Statistiche-NSO-2-2Social Security Benefits Expenditure

Spending on Social Security Benefits totalled €816.2 million during the first three quarters of 2020, 8.4 per cent higher than the corresponding period in 2019. Both Contributory and Non-Contributory benefits reported an increase, the former accounting for €59.3 million, or 93.9 per cent, of the total rise in social outlay (Table 1).

Government spending towards Contributory Benefits amounted to €670.5 million, €14.5 million of which covered the COVID-19 social benefits. Total Contributory spending rose by 9.7 per cent from the previous year. In addition to the COVID-19 social expenses, higher spending was reported under Pensions in respect of Retirement (€32.8 million), Widowhood (€4.8 million), Contributory Bonus (€4.7 million), Other Benefits (€2.1 million) and Pensions in respect of Invalidity (€0.6 million). In contrast, lower expenditure was reported under Benefits in respect of Industrial Injuries and Gratuities (€0.1 million) (Table 2).

By the end of September 2020, Non-Contributory expenditure reached €145.6 million, a 2.7 per cent increase from 2019. Disability Pensions/Allowance registered the highest rise at €1.9 million, followed by Old Age Pension (€1.7 million), Total In-Work Benefit (€1.2 million), Child Allowance (€1.1 million), Supplementary Allowance (€0.4 million) and Non-Contributory Bonus (€0.2 million). Conversely, spending towards Total Social Assistance and Medical Assistance declined by €2.6 million and €0.1 million, respectively (Table 3).

Between July and September 2020, social benefits expenditure was €19.9 million higher than the same period in 2019 and totalled €260.8 million. Contributory spending rose by €17.5 million, largely the result of €11.7 million in additional spending towards Pensions in respect of Retirement (Table 4). A €2.4 million increase was witnessed under Non-Contributory expenditure (Table 5).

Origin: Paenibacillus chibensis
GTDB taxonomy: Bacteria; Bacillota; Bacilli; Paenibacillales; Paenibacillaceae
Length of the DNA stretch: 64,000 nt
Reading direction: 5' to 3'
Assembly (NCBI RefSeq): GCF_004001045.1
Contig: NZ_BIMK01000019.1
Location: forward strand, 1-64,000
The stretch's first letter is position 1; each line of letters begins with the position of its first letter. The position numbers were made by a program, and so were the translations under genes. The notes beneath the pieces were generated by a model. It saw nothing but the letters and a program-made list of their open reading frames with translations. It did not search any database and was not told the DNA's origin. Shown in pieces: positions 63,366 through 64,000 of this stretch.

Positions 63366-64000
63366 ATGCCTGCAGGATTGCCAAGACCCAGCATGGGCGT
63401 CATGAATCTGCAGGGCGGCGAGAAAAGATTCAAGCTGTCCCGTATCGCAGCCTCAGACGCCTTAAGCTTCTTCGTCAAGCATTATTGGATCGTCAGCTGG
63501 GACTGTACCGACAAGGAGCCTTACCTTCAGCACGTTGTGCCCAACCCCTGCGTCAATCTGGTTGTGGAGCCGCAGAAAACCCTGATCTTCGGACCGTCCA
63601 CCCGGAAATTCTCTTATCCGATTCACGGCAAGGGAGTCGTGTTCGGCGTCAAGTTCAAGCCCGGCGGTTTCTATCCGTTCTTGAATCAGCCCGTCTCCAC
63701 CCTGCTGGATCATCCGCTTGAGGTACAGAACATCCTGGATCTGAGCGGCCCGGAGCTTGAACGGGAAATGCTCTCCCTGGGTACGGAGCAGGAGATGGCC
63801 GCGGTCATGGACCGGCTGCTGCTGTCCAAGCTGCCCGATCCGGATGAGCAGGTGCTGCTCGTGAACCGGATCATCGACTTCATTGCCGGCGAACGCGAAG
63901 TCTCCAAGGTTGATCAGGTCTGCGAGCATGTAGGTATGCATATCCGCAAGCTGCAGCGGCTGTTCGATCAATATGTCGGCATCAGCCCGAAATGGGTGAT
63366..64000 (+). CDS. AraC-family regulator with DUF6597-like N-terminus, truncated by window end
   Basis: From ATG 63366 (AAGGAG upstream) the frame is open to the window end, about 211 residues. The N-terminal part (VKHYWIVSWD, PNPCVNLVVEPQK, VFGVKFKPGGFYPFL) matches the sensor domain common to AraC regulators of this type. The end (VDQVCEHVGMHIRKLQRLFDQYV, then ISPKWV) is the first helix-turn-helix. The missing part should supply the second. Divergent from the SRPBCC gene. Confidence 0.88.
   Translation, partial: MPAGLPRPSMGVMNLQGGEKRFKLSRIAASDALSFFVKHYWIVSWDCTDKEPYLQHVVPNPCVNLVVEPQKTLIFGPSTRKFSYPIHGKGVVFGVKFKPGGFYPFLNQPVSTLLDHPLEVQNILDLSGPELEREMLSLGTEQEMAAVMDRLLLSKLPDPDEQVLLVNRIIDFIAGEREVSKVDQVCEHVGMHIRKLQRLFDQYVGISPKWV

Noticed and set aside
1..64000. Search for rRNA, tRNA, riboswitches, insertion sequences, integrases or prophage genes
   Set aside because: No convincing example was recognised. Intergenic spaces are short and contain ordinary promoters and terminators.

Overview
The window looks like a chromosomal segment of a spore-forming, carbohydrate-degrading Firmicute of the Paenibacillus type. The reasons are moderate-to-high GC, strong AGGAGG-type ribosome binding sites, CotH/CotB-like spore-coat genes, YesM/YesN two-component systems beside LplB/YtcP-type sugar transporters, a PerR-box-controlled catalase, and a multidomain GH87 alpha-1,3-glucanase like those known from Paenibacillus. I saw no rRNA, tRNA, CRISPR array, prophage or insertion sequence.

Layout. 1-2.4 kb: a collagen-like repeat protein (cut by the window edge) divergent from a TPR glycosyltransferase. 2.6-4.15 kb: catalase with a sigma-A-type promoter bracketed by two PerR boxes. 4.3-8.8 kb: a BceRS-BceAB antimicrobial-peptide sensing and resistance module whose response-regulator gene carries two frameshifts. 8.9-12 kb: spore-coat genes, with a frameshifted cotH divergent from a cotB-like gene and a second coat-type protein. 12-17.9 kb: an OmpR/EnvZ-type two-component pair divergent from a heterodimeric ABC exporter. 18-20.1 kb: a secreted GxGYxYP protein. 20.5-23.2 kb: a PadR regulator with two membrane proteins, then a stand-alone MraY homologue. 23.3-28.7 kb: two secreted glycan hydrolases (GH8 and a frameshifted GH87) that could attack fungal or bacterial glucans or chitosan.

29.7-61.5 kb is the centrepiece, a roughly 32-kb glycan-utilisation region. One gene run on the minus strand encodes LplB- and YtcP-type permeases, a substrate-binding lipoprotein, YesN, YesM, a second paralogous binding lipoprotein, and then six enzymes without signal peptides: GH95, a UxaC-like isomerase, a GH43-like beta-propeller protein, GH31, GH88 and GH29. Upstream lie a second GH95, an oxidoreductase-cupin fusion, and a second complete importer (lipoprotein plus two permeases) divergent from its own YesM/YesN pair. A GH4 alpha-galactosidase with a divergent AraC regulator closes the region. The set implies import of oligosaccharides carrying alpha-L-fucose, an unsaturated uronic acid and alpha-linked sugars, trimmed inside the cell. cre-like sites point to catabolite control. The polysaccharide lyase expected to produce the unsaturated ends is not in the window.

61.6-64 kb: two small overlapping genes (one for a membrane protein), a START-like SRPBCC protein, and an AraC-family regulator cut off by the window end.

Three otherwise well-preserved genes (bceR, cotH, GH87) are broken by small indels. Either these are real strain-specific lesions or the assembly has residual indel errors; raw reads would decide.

Social Security Beneficiaries

During the first three quarters of 2020, the largest number of Contributory beneficiaries was reported under the Two-Thirds Pension (52,595). In comparison to 2019, the Unemployment and Sickness benefits reported the biggest increase (2,896) and decrease (1,851) in recipients, respectively. Furthermore, there were 8,813 individuals who benefitted from the COVID-19 social benefits (Table 2).

Children’s Allowance reported the highest share of Non-Contributory recipients, with 44,404 families in receipt of the benefit. The same benefit recorded the largest increase (2,790) in beneficiaries, while the highest drop in recipients was witnessed under Supplementary Allowance (713).

Similar developments were recorded during the third quarter of 2020, with the Two-Thirds Pension (50,353) and Children’s Allowance (40,994) reporting the largest number of Contributory and NonContributory beneficiaries, respectively (Tables 4 and 5)